Grieving families threaten organ donation schemes

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Over 500 families in the U.K. have prevented organ donations from deceased relatives since April 2010, refusing thousands of people the chance of a transplant -- even though they knew or were informed that their family member was on the country's organ donor register.

In a statement released on Friday, the U.K.'s NHS Blood and Transplant said that family refusals had resulted in an estimated 1,200 people "missing out on a potentially life-saving transplant." According to the organisation, roughly 1,000 people in need of a transplant die every year in the U.K., while more than 6,500 people were currently waiting for one.

"We understand that families are approached about donation at a very challenging time and that it can come as a surprise to find out a relative had made a decision to donate," Sally Johnson, director of organ donation and transplantation at NHS Blood and Transplant, said in a statement.

"This can make it difficult for families to support donation going ahead and their relative saving lives," Johnson added.

In the United States, 29,532 people received organ transplants in 2014, according to the U.S. Department of Health and Human Services (HHS), with 79 people receiving a transplant every day on average. Over 120 million people are signed up to be a donor.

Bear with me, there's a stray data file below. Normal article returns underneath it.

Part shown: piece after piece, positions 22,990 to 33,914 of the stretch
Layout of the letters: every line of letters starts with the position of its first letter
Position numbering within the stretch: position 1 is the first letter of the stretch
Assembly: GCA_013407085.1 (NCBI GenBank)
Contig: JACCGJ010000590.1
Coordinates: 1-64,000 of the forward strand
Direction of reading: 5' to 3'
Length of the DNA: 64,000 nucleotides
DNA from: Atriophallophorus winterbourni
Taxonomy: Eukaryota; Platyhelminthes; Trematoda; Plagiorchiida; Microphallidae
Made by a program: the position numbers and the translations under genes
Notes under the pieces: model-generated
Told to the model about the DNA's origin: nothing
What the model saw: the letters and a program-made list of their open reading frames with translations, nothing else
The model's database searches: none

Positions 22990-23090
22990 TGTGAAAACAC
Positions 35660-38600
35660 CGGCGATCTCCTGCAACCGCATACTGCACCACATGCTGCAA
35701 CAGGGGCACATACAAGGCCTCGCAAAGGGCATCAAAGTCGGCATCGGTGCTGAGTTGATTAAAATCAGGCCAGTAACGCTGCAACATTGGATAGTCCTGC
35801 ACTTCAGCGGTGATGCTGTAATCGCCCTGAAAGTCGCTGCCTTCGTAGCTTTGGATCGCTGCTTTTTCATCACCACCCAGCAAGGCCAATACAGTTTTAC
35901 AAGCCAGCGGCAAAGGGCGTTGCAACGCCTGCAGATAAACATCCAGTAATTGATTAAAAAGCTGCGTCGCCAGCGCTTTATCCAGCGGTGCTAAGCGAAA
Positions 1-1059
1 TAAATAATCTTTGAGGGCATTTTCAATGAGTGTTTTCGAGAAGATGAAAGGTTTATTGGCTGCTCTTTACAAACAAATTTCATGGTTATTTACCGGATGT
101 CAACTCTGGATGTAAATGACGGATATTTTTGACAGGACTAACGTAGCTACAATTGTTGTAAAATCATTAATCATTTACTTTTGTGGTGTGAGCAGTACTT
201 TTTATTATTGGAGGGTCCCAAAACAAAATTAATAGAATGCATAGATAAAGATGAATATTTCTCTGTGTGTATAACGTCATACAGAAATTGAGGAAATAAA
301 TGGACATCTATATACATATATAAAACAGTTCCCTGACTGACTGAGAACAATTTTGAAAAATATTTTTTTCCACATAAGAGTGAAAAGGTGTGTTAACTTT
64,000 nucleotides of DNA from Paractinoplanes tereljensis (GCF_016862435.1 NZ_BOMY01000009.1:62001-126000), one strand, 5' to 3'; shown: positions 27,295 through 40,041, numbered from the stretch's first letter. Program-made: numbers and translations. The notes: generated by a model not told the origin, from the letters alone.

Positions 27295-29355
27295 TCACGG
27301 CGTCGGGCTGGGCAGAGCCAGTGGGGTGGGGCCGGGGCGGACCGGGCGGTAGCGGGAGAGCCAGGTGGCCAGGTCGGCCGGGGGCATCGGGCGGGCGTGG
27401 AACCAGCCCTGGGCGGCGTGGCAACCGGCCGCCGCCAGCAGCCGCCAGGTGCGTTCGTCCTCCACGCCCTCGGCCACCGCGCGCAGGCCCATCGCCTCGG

According to the HHS, in 2011, "The average cost of transplantation… ranged from $262,000 for a single kidney to over $1,148,000 for a heart-lung transplant."

In light of the figures released today, NHS Blood and Transplant said it was looking at extra steps it could take when approaching bereaved families to make sure that a greater number of potential donors' wishes were honored.

While registering to be on the NHS Organ Donor Register is legally valid, if a family is strongly against the donation, it does not take place. In Wales, unless someone states that they do not wish to donate their organs, they are seen as having no objection to the process.

Ideas being explored by NHS Blood and Transplant include giving families a leaflet to explain how consent – known as 'authorization' in Scotland – lies with the deceased and not their family, and continuing to ask potential donors' families to help authorities "assess the risk of their relative donating organs… but not actually asking the next of kin to confirm consent or authorization."

Another measure being considered was asking families to sign a document "confirming their reasons for overriding their relative's decision."

It is hoped this would bring about discussion among family members and that they would then honor their relative's choice. In Scotland families already have to fill in a "retraction form" to state why they went against their relative's decision.

"We know that donor families take enormous pride from knowing that their relative helped others," Johnson said. "We also hear that some families have gone on to regret overriding a relative's decision to donate," she added.

"We think our proposed changes would make the existing legal situation clearer to families and hopefully help them support their relative's decision."